Hearts Beat Loud

Life writ small

Wednesday, July 11, 2018

Brett Haley’s new movie, Hearts Beat Loud, isn’t quite in the same league as his best film, I’ll See You in My Dreams, but I see what he’s up to, and I’m liking it. At a time when popular American movies are heading in the direction of the huge and the simple, Haley is developing an aesthetic that’s all about the small and the complex. He makes movies about people, emotions, family, life, death—all things that will make his films completely comprehensible 200 years from now. That stuff doesn’t change.

This time out, he’s telling a father-daughter story that finds both father and daughter at a critical juncture. Nick Offerman is Frank, who owns a record store specializing in vintage vinyl, which means he’s going out of business very soon. He’s a guy pushing 50 and not exactly living his dream. A musician who was once in a band with his wife, he’s now a widower and even his fallback career is drying up. His future is a question mark, but he has, under the dour surface, a life spirit. He’s not dead yet.

Meanwhile his daughter Sam (Kiersey Clemons) is 18 and a few weeks away from going off to college. Perhaps as a response to growing up with bohemian parents, she’s pursuing a sure thing: medicine. She wants the security that a medical degree can bring, but she also has songwriting ability and an unusually good voice. And not just a voice, but pop music instincts—the kind of talent that people often bet their lives on.

One of the nicest things about Hearts Beat Loud, and there are several nice things, is the way that Offerman and Clemons seem like father and daughter. This is the work of the actors, but also of the director. Together they instilled qualities of history and familiarity, as well of an affection that doesn’t need to be expressed. We see it slipping through the cracks, even when they’re getting on each other’s nerves.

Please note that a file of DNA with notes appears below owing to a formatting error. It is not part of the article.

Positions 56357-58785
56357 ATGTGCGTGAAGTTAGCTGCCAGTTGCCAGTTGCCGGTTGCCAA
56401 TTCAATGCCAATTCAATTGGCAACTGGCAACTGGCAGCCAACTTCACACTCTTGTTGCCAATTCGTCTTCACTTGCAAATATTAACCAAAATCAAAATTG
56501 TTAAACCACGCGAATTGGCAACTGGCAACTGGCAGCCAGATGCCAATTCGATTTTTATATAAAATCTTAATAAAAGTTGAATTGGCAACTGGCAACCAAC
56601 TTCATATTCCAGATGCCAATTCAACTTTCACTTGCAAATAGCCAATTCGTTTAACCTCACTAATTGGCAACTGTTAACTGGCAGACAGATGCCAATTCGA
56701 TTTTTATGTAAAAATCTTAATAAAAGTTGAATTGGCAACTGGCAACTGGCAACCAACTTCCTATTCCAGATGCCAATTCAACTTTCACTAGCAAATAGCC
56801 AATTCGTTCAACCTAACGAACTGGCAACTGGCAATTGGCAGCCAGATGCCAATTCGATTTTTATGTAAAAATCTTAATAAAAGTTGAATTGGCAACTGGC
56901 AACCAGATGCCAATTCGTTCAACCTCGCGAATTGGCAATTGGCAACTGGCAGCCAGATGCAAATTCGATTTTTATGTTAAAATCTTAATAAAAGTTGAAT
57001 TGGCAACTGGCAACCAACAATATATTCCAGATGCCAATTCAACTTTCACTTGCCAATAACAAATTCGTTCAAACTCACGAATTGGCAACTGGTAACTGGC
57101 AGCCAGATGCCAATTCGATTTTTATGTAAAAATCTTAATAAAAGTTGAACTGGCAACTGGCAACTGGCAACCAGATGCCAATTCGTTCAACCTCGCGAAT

If you know anything about this movie going in, you know that it’s about a father and daughter who start writing songs together. It’s weird how that concept presents itself to the mind as something you just don’t want to think about. But Hearts Beat Loud gets over this in a terrific early scene in which the two seem to stumble onto a song, building it out from a riff and a few words, into something full-fledged and truly appealing. The movie takes its name from the song, which benefits from a terrific vocal by Clemons.

Sadness is never too far away in Haley’s scheme of things, and yet there’s something strangely optimistic, or ultimately optimistic, about his vision. You can describe that optimism in a number of ways, but the simplest is that he seems to believe in the value of people. These are dehumanizing times, in life and in movies. In their low-key way, Haley’s films are practically radical.

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